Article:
BRIAN SANTO: I’m Brian Santo, EE Times Editor in Chief, and you're listening to EE Times on Air. This is your Briefing for the week ending August 23rd.
BRIAN SANTO：我是EE Times总编Brian Santo，你正在收听的是EE Times全球联播。这是截至8月23日的一周新闻概要。
*AMS decided to purchase Osram. The former specializes in sensors, the latter in photonics; together they’ll chart an intriguing technological roadmap. We’ll find out what the combination will mean for the market.
*The Hot Chips conference was held this week. We’ve got a rundown of one of the hottest, an unconventional wafer-scale AI processor from secretive startup Cerebras.
* Hot Chips会议于本周举行。我们从神秘创业公司Cerebras获得了最热门的非传统晶圆级AI处理器。
*Also today: smart water bottles. These are computerized water bottles complete with display screens and WiFI connectivity. The bottles run apps designed to entice your children to drink more water. You might be asking yourself: How smart is a smart water bottle? Well, at the moment, they are being bamboozled by six-year-olds.
ECHO ZHAO: Well, instead of water, kids can put Coca-Cola in it, so they can outsmart their parents.
BRIAN SANTO: We’ll get back to so-called smart water bottles in a moment.
First up today… Austrian sensor manufacturer AMS said it's purchasing photonics specialist Osram. It was actually the second time AMS tried to buy Osram this year.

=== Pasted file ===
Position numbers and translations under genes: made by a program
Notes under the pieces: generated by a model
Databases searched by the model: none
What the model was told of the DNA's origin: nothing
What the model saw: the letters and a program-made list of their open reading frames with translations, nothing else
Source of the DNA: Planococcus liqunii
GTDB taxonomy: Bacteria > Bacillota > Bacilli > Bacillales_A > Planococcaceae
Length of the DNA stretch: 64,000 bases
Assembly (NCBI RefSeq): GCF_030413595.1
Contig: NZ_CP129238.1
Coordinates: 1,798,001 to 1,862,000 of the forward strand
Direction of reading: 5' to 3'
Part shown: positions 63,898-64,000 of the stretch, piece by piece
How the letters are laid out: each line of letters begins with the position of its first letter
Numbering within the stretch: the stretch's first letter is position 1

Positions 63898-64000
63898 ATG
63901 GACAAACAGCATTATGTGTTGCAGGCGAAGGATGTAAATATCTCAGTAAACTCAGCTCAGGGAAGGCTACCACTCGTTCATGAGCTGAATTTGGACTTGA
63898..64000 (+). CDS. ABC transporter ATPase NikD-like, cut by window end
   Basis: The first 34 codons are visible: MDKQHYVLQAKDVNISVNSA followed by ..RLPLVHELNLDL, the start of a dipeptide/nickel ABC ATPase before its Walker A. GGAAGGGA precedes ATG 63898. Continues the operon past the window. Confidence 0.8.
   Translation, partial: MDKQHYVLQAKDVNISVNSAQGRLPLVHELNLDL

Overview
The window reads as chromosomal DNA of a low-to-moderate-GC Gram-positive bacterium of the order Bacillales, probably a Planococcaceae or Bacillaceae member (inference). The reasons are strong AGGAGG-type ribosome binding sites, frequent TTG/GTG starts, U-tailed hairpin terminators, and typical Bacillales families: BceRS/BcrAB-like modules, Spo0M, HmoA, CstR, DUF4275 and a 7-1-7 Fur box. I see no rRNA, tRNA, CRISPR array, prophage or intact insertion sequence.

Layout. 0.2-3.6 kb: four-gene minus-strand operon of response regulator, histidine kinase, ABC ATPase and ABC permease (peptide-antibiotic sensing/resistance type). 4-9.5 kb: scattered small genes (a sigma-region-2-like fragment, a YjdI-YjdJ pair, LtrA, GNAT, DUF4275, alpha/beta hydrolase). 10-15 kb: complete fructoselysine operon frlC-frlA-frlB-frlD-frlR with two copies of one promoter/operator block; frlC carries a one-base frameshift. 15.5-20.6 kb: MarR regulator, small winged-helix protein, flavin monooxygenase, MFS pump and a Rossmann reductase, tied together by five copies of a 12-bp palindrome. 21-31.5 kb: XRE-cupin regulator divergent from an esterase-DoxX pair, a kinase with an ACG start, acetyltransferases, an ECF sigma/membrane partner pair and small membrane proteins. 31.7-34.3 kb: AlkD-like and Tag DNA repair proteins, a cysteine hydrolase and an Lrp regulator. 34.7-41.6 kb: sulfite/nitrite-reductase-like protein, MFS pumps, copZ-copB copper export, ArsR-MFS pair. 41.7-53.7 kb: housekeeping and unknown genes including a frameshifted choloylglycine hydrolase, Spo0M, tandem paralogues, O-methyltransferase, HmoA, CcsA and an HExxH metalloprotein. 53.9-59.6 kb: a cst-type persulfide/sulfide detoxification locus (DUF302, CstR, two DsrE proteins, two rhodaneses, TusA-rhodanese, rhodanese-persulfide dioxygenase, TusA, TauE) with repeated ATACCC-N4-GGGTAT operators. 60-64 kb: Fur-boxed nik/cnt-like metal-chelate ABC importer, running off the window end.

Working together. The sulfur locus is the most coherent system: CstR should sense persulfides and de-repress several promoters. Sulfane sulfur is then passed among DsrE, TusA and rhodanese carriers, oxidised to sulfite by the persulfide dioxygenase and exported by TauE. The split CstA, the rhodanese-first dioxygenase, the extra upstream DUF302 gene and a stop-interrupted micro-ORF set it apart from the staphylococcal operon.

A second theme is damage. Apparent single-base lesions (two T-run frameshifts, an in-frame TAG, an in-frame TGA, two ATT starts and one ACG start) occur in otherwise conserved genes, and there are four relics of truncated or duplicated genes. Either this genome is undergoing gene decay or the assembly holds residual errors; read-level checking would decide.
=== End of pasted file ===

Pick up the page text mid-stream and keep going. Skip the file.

Nitin Dahad wrote the story of the merger of the two companies and their intriguing technological roadmap. Here he is with International editor Junko Yoshida, who asked him about the financial intrigue and how the two companies are likely to proceed once they combine.
Nitin Dahad撰写了两家公司合并的新闻及其引人入胜的技术路线图。我们的国际主编Junko Yoshida与他一起谈论，向他询问了两家公司的财务状况以及合并后可能会如何发展。
JUNKO YOSHIDA: Before getting into the deal, tell me: What does AMS do, and what does Osram do?
NITIN DAHAD: AMS is very focused on sensing ICs. Sensing ICs technologies and solutions around three categories: that's optical, audio and imaging. And a key component of its business is actually consumer, around 71% in 2018. And from what most people understand, Apple is the major customer. Osram, as we probably all know, is a lighting products company, and it's got three divisions, which are automotive, optosemiconductors and digital.
JUNKO YOSHIDA: Got it. So what actually caught my eyes about the story is that there is a bit of flip flops on the part of AMS potential buyer, but also on the part of Osram. And it turns out that there were also some others involved in a bidding war. Can you break it down for us, Nitin?
NITIN DAHAD: Yes. Without making this into a documentary, let's go through this.